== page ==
Efficient Upgrading in Network Goods : Is Commitment Always Good?
AbstractThe frequency of upgrades in technology markets is not socially optimal when the quality improvement is negligible and smaller than the adoption cost of the new product. In monopolies, the literature has identified a sufficient factor for efficient upgrading: the firm’s power to commit to whether it will upgrade or not in the future. This is not true when an entry threat applies. In fact, it could even be that commitment is a factor of inefficiency when the market is open to competition. As shown in this paper, the incumbent’s commitment adds an additional source of inefficiency while an entry threat could dissolve social optimality.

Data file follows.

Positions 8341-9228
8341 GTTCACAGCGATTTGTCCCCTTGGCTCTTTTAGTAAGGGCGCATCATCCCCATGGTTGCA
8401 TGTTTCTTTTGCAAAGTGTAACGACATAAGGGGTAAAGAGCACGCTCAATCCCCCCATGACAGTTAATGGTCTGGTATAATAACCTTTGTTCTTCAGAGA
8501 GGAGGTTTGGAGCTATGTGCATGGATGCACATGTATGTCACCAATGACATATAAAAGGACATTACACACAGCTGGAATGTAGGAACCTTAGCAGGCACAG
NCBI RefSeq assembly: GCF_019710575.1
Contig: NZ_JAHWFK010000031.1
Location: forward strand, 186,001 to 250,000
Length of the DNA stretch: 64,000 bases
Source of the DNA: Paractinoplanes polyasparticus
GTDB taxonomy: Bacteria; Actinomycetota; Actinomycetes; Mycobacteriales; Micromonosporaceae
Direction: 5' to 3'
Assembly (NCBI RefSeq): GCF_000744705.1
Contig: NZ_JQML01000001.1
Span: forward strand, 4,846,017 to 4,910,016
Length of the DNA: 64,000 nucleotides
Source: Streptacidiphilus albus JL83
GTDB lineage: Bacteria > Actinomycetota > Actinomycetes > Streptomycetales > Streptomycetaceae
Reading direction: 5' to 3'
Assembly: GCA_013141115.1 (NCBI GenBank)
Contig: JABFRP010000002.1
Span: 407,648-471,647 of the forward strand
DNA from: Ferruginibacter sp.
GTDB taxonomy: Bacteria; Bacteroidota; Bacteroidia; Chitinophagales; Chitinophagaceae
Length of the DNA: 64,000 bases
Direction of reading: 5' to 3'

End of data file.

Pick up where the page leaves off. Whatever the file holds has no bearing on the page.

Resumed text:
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Bibliographic InfoPaper provided by University of Warwick, Department of Economics in its series The Warwick Economics Research Paper Series (TWERPS) with number 1006.
Date of creation: 2013
Date of revision:
This paper has been announced in the following NEP Reports:
- NEP-ALL-2013-07-05 (All new papers)
- NEP-COM-2013-07-05 (Industrial Competition)
- NEP-MIC-2013-07-05 (Microeconomics)
- NEP-NET-2013-07-05 (Network Economics)
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